Who Do You Remember on Memorial Day?
It is natural to first remember those who are closest to us. Many of us have been personally touched by war. But we must also extend that mourning. We must remember the combat veterans, civilian victims, and their families, who are all equally human beings. Honoring and remembering some deaths while ignoring others not only perpetuates war, but also ignores the moral injuries of war, which some now recognize as a significant cause of veteran suicide. This Memorial Day, Veterans For Peace is reminding the public that the human cost of war is more than human soldiers, but also the people who are caught in the crossfire.
“Our message for Memorial Day is to remember all who have died in war and to understand that no one wins,” said Michael McPhearson, Veterans For Peace Executive Director. “There are people who profit from war, mainly those who invest in the defense industry or possibly the oil sector. But the veterans and civilians who survive war suffer for the rest of their lives. And the entire society is robbed of billions of tax dollars which could be spent on jobs, education, healthcare, infrastructure and sustainable energy.”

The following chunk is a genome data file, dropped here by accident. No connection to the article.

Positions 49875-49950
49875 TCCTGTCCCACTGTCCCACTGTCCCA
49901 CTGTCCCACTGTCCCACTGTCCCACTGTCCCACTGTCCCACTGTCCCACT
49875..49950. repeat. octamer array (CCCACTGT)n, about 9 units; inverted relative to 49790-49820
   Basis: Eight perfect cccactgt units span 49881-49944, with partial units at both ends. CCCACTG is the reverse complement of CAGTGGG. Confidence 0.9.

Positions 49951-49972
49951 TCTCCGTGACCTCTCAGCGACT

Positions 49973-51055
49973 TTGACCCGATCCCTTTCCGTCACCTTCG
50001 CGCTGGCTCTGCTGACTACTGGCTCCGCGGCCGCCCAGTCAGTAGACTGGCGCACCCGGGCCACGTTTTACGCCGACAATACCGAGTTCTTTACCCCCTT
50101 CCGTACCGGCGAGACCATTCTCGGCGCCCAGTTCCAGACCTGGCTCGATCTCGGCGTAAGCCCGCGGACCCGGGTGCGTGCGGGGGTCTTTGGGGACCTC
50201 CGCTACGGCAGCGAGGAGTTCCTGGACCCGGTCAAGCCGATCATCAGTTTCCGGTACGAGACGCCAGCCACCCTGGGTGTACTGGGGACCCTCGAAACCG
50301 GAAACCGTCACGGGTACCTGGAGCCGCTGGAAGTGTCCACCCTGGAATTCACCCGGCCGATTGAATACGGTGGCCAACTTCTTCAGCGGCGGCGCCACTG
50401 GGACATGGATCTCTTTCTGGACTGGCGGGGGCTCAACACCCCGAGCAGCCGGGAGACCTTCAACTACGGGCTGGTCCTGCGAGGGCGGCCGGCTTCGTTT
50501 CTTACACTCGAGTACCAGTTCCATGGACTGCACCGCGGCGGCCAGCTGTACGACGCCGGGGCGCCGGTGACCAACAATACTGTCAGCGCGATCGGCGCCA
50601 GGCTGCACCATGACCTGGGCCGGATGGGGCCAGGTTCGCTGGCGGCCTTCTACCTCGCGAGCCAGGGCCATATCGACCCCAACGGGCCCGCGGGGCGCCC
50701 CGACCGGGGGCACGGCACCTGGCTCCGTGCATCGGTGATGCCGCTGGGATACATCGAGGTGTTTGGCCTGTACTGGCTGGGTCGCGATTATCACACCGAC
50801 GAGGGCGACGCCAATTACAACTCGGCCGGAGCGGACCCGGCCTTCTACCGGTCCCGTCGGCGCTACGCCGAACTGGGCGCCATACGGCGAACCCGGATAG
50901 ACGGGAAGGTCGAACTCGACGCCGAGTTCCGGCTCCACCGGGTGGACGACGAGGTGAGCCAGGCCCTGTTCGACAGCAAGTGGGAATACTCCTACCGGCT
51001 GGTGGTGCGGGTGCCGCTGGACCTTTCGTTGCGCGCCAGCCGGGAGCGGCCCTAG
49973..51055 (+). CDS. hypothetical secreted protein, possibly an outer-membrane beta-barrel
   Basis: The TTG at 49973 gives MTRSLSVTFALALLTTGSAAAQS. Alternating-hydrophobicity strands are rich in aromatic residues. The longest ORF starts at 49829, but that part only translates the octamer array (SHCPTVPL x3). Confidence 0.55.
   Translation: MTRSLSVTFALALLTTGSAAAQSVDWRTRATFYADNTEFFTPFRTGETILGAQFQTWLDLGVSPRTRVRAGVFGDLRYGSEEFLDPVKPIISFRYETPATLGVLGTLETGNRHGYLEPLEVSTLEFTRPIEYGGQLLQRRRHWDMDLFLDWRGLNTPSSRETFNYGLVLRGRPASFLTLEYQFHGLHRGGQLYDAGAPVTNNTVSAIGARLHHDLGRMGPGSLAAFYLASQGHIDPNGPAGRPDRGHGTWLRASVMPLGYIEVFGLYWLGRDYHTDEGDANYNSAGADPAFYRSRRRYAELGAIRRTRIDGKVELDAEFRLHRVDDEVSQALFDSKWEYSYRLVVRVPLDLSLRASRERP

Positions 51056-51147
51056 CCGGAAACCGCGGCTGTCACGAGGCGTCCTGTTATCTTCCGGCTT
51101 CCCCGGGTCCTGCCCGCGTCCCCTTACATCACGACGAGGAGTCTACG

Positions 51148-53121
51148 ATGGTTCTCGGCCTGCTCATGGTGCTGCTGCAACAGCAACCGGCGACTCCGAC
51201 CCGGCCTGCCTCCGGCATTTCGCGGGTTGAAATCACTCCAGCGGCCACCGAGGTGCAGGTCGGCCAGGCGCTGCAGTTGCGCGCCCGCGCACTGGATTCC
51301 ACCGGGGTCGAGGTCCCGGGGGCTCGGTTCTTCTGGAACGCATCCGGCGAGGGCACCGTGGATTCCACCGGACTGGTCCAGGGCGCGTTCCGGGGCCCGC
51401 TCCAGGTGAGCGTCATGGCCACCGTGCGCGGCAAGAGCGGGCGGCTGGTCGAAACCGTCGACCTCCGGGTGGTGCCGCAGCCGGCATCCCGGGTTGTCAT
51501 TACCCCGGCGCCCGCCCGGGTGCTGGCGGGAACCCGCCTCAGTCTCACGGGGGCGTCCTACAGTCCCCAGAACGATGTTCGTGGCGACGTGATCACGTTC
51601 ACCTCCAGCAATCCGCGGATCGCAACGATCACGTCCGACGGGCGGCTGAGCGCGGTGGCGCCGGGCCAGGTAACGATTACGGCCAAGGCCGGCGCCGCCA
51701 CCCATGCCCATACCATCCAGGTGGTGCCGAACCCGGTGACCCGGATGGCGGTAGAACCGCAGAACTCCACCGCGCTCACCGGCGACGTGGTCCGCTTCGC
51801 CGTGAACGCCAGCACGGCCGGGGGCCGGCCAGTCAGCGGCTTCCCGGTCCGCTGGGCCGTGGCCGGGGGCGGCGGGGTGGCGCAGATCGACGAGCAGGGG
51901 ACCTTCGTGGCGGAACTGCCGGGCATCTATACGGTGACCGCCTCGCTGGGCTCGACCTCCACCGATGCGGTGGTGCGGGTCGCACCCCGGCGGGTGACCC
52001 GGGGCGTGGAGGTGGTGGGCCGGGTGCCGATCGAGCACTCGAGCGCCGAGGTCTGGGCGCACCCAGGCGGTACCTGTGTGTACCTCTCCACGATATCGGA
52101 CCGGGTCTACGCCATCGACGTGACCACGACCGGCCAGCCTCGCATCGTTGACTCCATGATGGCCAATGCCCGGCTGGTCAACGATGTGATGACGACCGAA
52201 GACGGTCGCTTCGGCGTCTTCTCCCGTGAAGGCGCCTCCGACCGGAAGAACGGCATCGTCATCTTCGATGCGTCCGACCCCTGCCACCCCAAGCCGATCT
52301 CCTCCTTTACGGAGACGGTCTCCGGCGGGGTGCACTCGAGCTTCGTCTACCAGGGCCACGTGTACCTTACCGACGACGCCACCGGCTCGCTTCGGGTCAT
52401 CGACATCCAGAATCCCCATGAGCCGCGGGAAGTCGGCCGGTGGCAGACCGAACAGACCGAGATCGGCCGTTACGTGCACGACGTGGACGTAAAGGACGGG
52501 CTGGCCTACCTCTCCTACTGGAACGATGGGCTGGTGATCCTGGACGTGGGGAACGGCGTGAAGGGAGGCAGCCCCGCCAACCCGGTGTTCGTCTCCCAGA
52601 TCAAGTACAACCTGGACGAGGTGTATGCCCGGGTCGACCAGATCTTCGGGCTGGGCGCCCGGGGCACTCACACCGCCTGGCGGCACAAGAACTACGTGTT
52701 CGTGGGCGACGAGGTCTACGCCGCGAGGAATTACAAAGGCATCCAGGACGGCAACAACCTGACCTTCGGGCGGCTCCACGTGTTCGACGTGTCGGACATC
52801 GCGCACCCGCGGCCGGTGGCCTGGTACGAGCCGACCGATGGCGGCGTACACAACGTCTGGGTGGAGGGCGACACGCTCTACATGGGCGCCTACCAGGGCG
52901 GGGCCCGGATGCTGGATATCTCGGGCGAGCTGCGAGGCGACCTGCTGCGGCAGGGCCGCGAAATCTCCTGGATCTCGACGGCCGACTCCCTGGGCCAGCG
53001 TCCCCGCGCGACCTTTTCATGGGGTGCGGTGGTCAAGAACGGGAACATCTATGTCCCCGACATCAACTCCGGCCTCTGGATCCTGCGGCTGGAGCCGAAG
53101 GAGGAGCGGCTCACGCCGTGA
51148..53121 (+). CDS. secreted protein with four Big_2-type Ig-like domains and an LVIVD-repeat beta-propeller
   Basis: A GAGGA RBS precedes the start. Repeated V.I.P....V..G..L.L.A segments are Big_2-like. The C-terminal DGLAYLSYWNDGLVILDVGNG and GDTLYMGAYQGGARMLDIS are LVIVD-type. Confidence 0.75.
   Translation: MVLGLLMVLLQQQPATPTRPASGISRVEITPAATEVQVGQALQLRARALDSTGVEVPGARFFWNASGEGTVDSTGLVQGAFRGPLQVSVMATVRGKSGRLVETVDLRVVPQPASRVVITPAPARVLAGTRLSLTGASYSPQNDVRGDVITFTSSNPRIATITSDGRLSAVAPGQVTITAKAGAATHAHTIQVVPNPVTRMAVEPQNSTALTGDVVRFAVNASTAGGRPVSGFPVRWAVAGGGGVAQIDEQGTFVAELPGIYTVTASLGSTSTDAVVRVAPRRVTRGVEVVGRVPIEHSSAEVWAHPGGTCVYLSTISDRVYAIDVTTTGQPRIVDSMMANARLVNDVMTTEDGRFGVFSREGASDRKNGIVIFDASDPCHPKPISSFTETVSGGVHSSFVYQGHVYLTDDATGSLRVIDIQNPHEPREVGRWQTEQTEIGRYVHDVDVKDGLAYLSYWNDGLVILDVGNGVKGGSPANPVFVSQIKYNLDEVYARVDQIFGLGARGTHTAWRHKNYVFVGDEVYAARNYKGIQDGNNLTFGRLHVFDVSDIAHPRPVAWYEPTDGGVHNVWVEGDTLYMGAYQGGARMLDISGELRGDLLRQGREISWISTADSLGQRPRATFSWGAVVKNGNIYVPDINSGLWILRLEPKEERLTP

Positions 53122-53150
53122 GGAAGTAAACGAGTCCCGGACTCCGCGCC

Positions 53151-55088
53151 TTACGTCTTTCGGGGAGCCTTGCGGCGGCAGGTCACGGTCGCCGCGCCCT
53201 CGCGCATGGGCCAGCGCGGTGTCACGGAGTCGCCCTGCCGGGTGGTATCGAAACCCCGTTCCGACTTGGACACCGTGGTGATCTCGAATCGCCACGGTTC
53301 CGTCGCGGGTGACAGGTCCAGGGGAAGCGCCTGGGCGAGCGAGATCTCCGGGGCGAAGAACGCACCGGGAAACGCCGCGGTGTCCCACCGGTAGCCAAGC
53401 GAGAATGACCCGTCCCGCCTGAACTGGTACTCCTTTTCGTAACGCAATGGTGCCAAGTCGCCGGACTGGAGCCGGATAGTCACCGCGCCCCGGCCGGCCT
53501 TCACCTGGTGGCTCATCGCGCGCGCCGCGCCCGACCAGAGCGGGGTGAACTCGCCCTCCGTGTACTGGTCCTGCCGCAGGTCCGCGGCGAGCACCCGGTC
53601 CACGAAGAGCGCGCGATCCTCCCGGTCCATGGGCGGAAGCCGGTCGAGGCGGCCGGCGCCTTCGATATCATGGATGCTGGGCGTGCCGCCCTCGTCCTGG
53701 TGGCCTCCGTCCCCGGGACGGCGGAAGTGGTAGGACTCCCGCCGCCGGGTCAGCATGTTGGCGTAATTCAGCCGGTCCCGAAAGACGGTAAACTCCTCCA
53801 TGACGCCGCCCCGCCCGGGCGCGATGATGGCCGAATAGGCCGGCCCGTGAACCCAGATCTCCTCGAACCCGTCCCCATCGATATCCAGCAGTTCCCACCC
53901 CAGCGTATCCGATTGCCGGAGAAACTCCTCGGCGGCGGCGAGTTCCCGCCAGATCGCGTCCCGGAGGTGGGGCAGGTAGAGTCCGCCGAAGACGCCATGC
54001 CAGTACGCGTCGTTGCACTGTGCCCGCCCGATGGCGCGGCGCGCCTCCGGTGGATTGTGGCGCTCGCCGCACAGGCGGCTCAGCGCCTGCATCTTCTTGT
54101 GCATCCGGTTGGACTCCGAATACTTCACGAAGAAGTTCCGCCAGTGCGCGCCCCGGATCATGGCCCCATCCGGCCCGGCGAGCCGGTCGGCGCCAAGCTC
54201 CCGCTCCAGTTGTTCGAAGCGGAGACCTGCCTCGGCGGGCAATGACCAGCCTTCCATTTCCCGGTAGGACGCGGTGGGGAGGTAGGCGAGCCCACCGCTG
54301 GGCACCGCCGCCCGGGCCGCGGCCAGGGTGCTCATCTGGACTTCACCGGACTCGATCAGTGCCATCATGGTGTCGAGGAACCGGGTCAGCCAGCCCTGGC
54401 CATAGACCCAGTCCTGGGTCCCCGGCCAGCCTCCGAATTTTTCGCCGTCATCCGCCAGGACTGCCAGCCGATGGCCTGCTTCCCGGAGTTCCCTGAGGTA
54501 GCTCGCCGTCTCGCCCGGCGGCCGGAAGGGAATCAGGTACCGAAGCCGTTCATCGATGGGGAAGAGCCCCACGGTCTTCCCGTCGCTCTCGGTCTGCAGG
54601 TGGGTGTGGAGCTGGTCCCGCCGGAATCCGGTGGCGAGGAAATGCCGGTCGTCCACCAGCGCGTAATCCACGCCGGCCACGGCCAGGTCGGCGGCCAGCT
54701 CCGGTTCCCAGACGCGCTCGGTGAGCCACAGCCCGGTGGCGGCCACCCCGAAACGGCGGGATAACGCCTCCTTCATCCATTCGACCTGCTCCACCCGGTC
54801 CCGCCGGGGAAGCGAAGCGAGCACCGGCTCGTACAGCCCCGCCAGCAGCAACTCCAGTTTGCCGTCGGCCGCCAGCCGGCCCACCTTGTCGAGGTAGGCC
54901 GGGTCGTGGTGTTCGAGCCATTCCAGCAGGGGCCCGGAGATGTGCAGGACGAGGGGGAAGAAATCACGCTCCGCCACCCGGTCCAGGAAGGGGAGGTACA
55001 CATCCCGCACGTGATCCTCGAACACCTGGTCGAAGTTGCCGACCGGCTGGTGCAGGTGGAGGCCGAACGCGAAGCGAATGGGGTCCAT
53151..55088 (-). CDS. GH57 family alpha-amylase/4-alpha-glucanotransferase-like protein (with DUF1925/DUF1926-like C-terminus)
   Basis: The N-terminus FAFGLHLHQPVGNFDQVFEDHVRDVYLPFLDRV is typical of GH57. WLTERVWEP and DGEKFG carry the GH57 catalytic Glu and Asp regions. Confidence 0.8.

Each year, members of Veterans For Peace participate in a wide range of activities in cities and towns all across the nation to observe Memorial Day.
In Washington, D.C., Veterans For Peace will display the Swords to Plowshares Belltower from May 19th-31st, to remember all people killed in war. On Memorial Day, members and friends will gather at the Vietnam Veterans War Memorial to deliver approximately 150 letters written to soldiers whose names appear on The Wall, as part of the Vietnam Full Disclosure Campaign. “Many of the letters are written by military veterans; some are written by anti-war veterans; a few are written by children of Vietnam War veterans; and some come from family members of veterans,” said Doug Rawlings, a Vietnam War veteran and one of the organizers of the event.